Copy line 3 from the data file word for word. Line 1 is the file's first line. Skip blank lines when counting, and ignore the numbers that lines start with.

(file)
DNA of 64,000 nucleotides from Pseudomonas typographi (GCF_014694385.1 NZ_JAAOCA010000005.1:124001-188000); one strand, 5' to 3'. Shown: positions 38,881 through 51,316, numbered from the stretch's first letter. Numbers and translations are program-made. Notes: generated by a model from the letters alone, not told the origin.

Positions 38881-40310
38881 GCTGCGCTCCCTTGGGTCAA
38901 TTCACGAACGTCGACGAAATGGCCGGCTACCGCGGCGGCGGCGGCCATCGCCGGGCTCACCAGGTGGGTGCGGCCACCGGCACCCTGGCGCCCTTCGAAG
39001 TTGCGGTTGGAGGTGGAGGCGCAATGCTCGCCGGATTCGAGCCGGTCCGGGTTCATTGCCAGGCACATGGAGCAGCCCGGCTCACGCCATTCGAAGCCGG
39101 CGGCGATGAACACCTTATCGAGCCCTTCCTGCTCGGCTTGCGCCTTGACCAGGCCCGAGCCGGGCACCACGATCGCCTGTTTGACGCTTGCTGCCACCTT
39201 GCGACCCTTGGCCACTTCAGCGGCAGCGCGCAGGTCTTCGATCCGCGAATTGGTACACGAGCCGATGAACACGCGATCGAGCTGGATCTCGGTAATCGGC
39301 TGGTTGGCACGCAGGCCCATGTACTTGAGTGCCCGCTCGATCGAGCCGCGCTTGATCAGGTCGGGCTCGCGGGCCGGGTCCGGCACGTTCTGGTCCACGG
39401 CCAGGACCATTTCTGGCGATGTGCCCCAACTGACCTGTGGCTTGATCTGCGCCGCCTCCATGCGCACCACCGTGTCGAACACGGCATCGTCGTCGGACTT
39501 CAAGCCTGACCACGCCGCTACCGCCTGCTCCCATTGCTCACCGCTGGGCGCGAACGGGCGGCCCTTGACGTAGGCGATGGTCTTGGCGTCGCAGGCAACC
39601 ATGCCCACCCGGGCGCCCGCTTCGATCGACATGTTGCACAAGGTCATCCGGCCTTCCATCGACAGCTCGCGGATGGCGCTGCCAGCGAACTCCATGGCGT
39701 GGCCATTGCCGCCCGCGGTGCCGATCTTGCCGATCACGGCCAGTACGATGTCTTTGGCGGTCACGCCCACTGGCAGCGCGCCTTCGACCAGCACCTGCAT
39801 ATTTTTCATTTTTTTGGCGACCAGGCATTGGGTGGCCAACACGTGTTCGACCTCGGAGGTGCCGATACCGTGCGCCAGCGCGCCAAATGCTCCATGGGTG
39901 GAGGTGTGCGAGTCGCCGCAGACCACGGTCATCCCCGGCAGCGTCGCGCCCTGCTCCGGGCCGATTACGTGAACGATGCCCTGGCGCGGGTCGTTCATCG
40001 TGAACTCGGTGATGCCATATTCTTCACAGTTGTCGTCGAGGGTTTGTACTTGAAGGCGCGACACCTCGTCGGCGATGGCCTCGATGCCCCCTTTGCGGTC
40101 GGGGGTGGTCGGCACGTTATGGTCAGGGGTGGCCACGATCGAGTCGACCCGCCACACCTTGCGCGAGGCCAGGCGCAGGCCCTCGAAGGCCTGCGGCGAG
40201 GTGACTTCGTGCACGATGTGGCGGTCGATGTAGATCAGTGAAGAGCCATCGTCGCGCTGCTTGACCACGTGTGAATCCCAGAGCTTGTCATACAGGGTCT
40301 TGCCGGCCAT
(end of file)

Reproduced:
38881 GCTGCGCTCCCTTGGGTCAA